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How Do You Perform A Bench Press?

Last updated Nov. 12, 2016

Approved by: Krish Tangella MD, MBA, FCAP

The bench press is one of the first exercises most males try when beginning weight-training. This exercise targets many upper body muscle groups like the chest (pectoralis major), as well as supporting arms (triceps), shoulder muscles (anterior deltoids), serratus anterior, coracobrachialis, scapulae fixers, and trapezii.


The bench press is one of the first exercises most males try when beginning weight-training. This exercise targets many upper body muscle groups like the chest (pectoralis major), as well as supporting arms (triceps), shoulder muscles (anterior deltoids), serratus anterior, coracobrachialis, scapulae fixers, and trapezii. People use a barbell to hold the weight; however, a pair of dumbbells can also be used.

It has been observed that individuals rarely perform the bench press technique correctly. This has led to a multitude of injuries that includes a damaged rotator cuff, elbow or wrist strains, cracked ribs, torn shoulder ligaments or tendons, or death by suffocation by being trapped by the bar.

In order to prevent these risks, the bench exercise user must be aware of the proper technique and perform accordingly. The following include tips on how to perfect your bench workout:

  1. Lie flat down on the workout bench so that your eyes are looking directly at the bar. Keep your natural spinal curve. Pick a bench that fits your shoulder width comfortably. A bench that is too narrow is unstable, and a bench that is too broad prevents the upper arm from bending back.
  2. Firmly plant your feet on the ground. Your feet should not be moving around under any circumstances. Properly set feet are crucial for stability throughout the lift.
  3. Grip the barbell and lock your wrists in a neutral position. The knuckles of your four fingers should be behind the bar, not under it. The most conventional grip is where your hands are slightly outside shoulder width apart.
  4. Put an arc on your back to make your lower back come off the bench. Squeeze the bar tightly and unrack the weight. As you hold the weight, do not lock your elbows.
  5. Take a deep breath and slowly lower the weight to your chest with proper control. Do not let the weight drop and bounce off your chest. Keep your muscles tight. This includes your lat, back, abdominal, butt, and quad muslces. When lowered, your elbows should not be perpendicular to your body. Instead, your elbows should remain tight at a 45-degree angle.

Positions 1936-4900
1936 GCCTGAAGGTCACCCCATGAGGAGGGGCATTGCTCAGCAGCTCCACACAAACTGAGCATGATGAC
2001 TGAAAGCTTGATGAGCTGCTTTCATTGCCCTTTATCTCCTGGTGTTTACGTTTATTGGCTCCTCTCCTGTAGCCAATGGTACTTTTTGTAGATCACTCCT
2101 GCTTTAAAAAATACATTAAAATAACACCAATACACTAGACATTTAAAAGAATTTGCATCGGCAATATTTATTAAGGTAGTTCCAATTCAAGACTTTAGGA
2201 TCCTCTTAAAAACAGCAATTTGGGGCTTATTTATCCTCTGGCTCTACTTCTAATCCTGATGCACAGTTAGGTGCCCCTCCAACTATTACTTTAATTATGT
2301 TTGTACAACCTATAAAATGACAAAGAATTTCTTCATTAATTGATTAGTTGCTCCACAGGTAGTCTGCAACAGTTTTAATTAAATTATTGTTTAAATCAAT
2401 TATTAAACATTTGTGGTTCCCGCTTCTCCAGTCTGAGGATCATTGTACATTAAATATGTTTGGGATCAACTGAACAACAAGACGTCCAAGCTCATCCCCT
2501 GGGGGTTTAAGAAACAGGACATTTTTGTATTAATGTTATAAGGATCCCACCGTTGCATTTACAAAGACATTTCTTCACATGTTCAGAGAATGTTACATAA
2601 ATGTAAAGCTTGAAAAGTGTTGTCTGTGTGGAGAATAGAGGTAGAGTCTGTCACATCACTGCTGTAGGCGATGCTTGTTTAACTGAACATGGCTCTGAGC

6. Use your entire body to press the weight back up. Exhale at the end of the rep. That is one rep.

Note:

Be sure to maintain eye focus at one point of the ceiling above where you are pressing. This technique can help you maintain stability throughout the lift. Remember to keep your muscles tight throughout the entire lift.

Additional Resources:

Feigenbaum, M. S., & Pollock, M. L. (1999). Prescription of resistance training for health and disease. Medicine and Science in Sports and Exercise, 31, 38-45.

Graham, J. F. (2000). Dumbbell Bench Press. Strength & Conditioning Journal,22(4), 71. Graham, J. F. (2000). Dumbbell Bench Press. Strength & Conditioning Journal,22(4), 71.

Koshida, S., Urabe, Y., Miyashita, K., Iwai, K., & Kagimori, A. (2008). Muscular outputs during dynamic bench press under stable versus unstable conditions.The Journal of Strength & Conditioning Research, 22(5), 1584-1588.

Helpful Peer-Reviewed Medical Articles:

Richmond, S. R., & Godard, M. P. (2004). The effects of varied rest periods between sets to failure using the bench press in recreationally trained men. The Journal of Strength & Conditioning Research, 18(4), 846-849.

BAKER, D., NANCE, S., & MOORE, M. (2001). The load that maximizes the average mechanical power output during explosive bench press throws in highly trained athletes. The Journal of Strength & Conditioning Research, 15(1), 20-24.

Santana, J. C., Vera-Garcia, F. J., & McGill, S. M. (2007). A kinetic and electromyographic comparison of the standing cable press and bench press. The Journal of Strength & Conditioning Research, 21(4), 1271-1277.

Robergs, R. A., Gordon, T., Reynolds, J., & Walker, T. B. (2007). Energy expenditure during bench press and squat exercises. The Journal of Strength & Conditioning Research, 21(1), 123-130.

Faigenbaum, A. D., Ratamess, N. A., McFarland, J., Kaczmarek, J., Coraggio, M., Kang, J., & Hoffman, J. (2008). Effect of rest interval length on bench press performance in boys, teens, and men. Pediatr Exerc Sci, 20(4), 457-469.

Reviewed and Approved by a member of the DoveMed Editorial Board
First uploaded: Nov. 12, 2016
Last updated: Nov. 12, 2016